Aaron, you’re an inspiration! I just learned about spelling to communicate, and my 26 year old son recently began learning this process, He is doing very well. I dream of the day he communicates the way you do. You have accomplished so much!

  • Truman Jepson

    Aaron, what an inspiration! I have just recently become aware of you and your accomplishments. I am your grandpa Jepson’s brother so I guess that makes me your uncle once removed or something like that. I lived in the Pacific Northwest for the better part of the last 68 years and was kind of disconnected from my Southern Utah relatives and their families. We are the parents of 10 children and a business owner which kept us plenty busy.

    We moved back to Southern Utah in November of 2019 and have lived here since. We actually live just a few blocks away from your grandpa and grandma Jepson. It has been great getting reacquainted with our family and friends in this area. I am so impressed with your accomplishments and it inspires me to know you better and those who are called on to share your situation in life. Know this that Heavenly Father has a plan for each of us and oviously part of his plan for you is to teach us about Autism so we can be more understanding and more inclusive of those who have this condition. I am proud to learn about you and your accomplishments and hope to meet you sometime. I am proud to be your Uncle.

  • Char Brandl

    Thanks, Aaron. You have explained this so well. I have been asking nonspeaking typers and spellers how they learned to read and spell for over 30 years now. They usually answer, “I just knew.” I think they were learning just the same way you describe. Keep up the great work you are doing – you are helping so many of us to understand and respect the folks we love and support.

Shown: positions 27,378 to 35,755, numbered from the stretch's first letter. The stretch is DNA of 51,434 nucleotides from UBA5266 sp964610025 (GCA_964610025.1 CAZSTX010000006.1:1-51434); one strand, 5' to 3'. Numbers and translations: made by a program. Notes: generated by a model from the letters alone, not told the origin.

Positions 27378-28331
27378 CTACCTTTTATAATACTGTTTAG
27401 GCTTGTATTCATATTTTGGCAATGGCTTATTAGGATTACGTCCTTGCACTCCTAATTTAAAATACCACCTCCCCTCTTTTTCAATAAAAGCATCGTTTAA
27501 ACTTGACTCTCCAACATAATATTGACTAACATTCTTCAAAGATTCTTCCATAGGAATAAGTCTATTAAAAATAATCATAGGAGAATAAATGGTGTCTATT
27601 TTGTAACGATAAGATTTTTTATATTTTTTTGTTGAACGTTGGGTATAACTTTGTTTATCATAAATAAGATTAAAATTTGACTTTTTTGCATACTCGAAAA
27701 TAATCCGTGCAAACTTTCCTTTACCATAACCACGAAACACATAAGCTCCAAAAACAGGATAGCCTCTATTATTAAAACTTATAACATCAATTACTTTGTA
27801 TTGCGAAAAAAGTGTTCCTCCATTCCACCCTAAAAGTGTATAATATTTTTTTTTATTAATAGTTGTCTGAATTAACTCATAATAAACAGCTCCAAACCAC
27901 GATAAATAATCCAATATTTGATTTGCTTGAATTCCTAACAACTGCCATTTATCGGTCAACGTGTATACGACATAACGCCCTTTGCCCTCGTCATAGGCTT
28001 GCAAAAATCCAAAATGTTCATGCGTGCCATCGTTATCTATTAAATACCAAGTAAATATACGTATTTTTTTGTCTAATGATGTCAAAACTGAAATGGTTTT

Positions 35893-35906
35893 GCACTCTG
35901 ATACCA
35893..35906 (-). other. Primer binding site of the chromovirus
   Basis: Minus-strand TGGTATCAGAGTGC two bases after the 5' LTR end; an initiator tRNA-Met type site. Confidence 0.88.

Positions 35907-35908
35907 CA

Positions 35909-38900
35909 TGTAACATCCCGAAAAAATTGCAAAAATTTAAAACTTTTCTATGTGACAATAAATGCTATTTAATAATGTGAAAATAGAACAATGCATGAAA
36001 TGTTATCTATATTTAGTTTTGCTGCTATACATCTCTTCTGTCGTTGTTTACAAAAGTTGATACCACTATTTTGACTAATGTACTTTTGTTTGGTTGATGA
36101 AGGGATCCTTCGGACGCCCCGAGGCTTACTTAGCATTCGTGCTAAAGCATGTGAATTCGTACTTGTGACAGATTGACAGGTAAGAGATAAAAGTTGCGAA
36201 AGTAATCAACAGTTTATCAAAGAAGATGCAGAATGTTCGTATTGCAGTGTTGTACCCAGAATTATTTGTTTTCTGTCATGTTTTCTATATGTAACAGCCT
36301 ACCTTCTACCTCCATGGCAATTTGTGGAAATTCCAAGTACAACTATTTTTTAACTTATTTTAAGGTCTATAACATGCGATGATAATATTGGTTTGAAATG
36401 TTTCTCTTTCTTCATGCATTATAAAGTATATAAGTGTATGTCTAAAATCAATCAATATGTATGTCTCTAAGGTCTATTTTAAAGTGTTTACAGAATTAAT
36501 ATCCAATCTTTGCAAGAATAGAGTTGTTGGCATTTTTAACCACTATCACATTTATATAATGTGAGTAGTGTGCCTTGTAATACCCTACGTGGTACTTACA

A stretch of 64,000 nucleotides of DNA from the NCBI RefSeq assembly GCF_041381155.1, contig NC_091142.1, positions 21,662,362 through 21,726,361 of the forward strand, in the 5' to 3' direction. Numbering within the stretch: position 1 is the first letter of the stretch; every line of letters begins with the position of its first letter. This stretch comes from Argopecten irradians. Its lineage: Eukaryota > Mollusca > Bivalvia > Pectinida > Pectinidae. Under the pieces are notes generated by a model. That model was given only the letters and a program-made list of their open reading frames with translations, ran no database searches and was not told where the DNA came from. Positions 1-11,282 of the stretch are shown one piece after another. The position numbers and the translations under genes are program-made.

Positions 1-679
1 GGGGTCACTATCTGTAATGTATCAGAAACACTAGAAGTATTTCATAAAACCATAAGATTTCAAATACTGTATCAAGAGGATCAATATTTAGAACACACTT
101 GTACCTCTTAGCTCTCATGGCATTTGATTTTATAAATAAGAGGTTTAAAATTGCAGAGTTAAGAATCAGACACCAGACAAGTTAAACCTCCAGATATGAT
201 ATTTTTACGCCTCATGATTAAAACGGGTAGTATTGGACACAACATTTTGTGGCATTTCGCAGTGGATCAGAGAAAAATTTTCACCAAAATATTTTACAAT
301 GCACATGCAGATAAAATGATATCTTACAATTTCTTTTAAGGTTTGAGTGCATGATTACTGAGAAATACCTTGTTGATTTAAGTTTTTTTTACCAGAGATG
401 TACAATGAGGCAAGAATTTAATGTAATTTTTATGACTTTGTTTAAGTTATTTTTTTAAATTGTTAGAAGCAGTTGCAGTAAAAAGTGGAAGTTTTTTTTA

• Richard M Warner

    I’m your grandfather’s cousin so we are cousins. I would love to meet you sometime! This article is so informative and well written and you really have a wonderful way with words! The imagery about how memories are like a carousel was so interesting! Thank you and keep up the great work!

  • Stephanie Barton

    I recently purchased your first novel I never get lost in the woods which had your blog information in the back. I read your most recent blog and thank you for sharing your experience and knowledge with all of us. I am a licensed Speech Language Pathologist that learned about spell to communicate after reading The Underestimated book. I applied and got accepted to cohort M. What a journey that was and still is. I work with a variety of individuals diagnosed with autism to teach them the motor skills for poking letters to spell. I love that you are an advocate for others like you. Thank you again. Have a great day! Love Stephanie

  • Karen Sue Harrison

    Hi Aaron! It’s so nice to find this blog. I am in the process of reading I Never Get Lost in the Woods and am loving it. You are so inspiring. I learned about S2C last July from my dear sister-friend who had recently learned of it at church, and soon after that, at her high school reunion. One of those folks told her about Underestimated and we both read it because her son Spencer has autism and is a nonspeaker. Since she is like a sister to me, her son is like my nephew. Even before we finished the book, we knew Spencer could learn to communicate. We went to the conference in Herndon and learned more. We came home and quickly found Spencer a fabulous practitioner, Micka, and started working on the letterboard. Spencer has been progressively and consistently showing us that he is brilliant. I am certain that someday he will communicate with us. Thank you for posting your insights. Please continue sharing your life. I am delighted to meet you!